How -- Not Whether -- to Help a Panhandler

Handling Panhandling

I used to hate walking past panhandlers. When I saw someone on the street asking for money, I felt awkward, overly-privileged, sympathetic, suspicious and altruistic; sometimes sequentially, sometimes kind of all at once. The way I behaved depended on which emotion dominated as I approached the person, but nothing felt really right.

Let me explain:

One frigid December morning, maybe four years ago, I walked past a tall African-American man panhandling by my usual Bethesda, Maryland parking garage. Actually, I had walked past him many times, always trying to figure out how best to respond to his entreaties.

I tried different things. One time, I shook my head with a quick whisper of "no, sorry." Another time, I pretended to be talking emphatically on my cell phone, so I really couldn't possibly have noticed him. Once, I dropped some coins into his empty Dunkin' Donuts cup. Twice, I scurried past him with my head down.

All those times, I was basically just reacting; man in trouble, want to help. I suspect I was thinking as much about what felt good to me as about what might do good for him.

At any rate, one day I stopped in front of him, stuck out my hand and introduced myself. "Tony" thanked me for stopping, and asked if I would help him. I told him I wouldn't give him money, but I would buy him something to eat. He asked for orange juice and a bagel, so I got him some. In the following weeks, I offered Tony a blanket (he accepted); he asked me for gloves (I brought a pair).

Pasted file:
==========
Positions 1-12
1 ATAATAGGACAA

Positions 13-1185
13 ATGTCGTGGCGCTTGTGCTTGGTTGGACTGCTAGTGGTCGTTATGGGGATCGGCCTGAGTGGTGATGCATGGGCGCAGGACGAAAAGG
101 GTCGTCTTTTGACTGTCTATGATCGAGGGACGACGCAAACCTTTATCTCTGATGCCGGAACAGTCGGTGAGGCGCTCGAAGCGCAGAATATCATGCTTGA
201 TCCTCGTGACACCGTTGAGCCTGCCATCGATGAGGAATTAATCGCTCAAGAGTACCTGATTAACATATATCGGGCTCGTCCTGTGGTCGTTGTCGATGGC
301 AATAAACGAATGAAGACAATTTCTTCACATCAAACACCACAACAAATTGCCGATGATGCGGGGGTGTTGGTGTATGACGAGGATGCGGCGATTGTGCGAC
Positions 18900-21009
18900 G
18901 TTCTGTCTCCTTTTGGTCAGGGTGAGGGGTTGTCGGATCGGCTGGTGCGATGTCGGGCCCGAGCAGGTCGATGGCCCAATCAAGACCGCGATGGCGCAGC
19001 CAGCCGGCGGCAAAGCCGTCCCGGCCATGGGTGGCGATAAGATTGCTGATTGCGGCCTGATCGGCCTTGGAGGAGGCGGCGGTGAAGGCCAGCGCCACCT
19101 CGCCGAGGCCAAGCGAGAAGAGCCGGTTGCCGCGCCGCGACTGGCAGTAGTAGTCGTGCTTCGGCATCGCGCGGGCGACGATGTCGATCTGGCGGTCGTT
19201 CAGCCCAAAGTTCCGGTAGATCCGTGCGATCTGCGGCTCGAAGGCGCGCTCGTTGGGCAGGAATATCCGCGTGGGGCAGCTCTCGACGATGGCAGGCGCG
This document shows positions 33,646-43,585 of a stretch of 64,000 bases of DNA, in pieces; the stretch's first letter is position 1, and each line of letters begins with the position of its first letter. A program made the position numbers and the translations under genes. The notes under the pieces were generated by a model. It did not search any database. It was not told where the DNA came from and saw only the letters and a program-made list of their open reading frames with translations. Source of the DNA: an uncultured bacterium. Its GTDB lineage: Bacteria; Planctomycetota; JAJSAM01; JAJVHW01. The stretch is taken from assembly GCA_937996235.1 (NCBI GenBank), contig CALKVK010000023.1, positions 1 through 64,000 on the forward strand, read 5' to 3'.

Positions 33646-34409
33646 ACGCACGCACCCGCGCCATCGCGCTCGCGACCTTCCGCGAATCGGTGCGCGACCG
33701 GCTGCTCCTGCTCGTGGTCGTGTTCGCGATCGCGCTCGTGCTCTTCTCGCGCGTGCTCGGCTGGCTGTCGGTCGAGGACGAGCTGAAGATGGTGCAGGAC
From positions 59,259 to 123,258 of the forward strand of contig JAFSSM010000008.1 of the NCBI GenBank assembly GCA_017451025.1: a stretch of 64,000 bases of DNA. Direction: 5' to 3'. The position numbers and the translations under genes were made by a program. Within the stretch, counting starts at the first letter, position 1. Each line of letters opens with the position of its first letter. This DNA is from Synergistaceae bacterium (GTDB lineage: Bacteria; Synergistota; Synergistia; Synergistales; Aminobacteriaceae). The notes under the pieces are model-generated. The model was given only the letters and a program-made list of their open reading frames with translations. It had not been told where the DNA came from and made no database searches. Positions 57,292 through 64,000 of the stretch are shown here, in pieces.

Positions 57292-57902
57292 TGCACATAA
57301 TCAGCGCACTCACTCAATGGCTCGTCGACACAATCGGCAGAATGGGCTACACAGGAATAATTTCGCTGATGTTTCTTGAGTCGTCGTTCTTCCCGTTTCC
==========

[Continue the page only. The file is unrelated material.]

Here's where I fess up: I gave Tony "stuff," rather than money, because I was afraid he would use the cash to buy booze.

Ugh. I know.

Overall, Tony did seem to appreciate my efforts. So I continued on, providing him with snacks and sundries, either what I thought he'd want, or what he requested.

Frankly, I felt pretty good about myself.

Then one day I saw him walk into a liquor store. I felt angry and oddly betrayed, and I can assure you that that marked the end of my gifts to him.

Right Instinct, Wrong Response

Like most of us, I want to help people in distress. With panhandlers, though, I never knew whether the person was truly in need. I worried that my money would fuel some addiction, rather than funding food or shelter. I worried that I was being scammed.

Was I right?

Well, sometimes. Statistics show that fewer than half of panhandlers are living unsheltered, but some are. Others are housed but living below the poverty line, with basic needs unmet. Many panhandlers are, though, straight-up hustlers; others -- whether or not housed -- will indeed take your money and spend it on vices.

So how do you know which panhandler is "legit"?

Trick question! The answer is: it doesn't matter. By giving money to any panhandler, you are enabling him, not helping him.

Look at it this way: he doesn't need a fish for a day. He needs to learn to fish. If defeating poverty, homelessness or hunger is important to you, if you want to help that panhandler, don't give him money. Give it to a local group working on housing, on job training, on mental health issues. Organizations tackle those issues as efficiently and effectively as possible; it's what we do, it's our entire raison d'etre.

Want to know what the solution for homelessness is?


The cure for unemployment?


You get the idea. The cure is never your $0.75. That gift may satisfy you for that moment, but it will not solve that panhandler's problems. It will, though, encourage him to keep soliciting.

Full Circle

One morning three months ago, I was in our drop-in day shelter, talking to a man who was living in a nearby Metro stop. He had a hood pulled over his head, and a McDonald's cup in his hand. I could tell by the smell that it did not contain a McShake. He saw me glance at it, knew that I knew. Head down, he said, "I know I shouldn't be doing this. I know I am killing myself. But when I wake up in that Metro stop, I just have to kill all those awful thoughts in my head...." He trailed off and finally looked at me, tears in his eyes.

Son of a gun. It was Tony. The guy I wrote off, for drinking.

So I had been right, and I had been wrong. He was, in fact, "legit." But he needed a home a lot more than he needed that bagel.